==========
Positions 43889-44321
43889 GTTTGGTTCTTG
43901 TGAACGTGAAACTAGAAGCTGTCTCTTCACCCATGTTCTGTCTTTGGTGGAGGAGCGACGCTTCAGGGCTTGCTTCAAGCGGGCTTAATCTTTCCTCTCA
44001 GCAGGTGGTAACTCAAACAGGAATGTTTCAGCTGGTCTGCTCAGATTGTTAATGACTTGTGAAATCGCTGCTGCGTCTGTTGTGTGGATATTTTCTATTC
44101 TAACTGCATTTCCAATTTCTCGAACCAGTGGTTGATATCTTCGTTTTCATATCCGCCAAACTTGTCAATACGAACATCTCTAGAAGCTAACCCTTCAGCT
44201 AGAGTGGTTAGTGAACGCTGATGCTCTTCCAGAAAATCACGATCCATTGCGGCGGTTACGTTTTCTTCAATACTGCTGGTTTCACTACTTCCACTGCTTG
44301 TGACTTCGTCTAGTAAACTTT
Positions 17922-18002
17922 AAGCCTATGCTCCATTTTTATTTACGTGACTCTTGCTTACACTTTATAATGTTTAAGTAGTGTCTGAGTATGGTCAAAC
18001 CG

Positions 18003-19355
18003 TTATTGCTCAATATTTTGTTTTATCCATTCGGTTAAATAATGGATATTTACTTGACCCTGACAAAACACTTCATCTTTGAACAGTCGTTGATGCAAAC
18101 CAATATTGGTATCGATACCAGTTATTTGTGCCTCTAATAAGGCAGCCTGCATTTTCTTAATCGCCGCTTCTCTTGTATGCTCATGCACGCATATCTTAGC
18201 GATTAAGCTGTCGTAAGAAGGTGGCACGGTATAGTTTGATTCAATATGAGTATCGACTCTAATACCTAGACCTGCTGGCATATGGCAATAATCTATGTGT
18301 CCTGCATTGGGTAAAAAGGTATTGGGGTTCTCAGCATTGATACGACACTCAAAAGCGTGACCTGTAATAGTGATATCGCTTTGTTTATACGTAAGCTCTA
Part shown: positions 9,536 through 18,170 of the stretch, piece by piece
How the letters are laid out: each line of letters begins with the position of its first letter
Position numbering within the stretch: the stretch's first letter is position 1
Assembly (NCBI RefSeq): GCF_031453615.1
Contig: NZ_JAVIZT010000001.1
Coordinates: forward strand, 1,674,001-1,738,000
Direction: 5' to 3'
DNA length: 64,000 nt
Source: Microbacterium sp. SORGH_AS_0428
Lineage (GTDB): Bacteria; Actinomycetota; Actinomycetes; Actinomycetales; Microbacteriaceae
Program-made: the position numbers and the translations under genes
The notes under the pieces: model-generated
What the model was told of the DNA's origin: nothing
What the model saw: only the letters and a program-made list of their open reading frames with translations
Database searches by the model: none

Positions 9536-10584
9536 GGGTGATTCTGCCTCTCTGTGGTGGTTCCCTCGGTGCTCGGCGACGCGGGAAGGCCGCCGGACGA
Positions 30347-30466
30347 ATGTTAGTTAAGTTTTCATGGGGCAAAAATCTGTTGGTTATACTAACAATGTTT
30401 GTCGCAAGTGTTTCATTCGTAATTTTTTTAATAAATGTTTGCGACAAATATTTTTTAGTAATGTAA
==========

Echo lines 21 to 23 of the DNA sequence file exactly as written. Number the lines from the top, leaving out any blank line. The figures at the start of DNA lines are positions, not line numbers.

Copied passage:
Coordinates: forward strand, 1,674,001-1,738,000
Direction: 5' to 3'
DNA length: 64,000 nt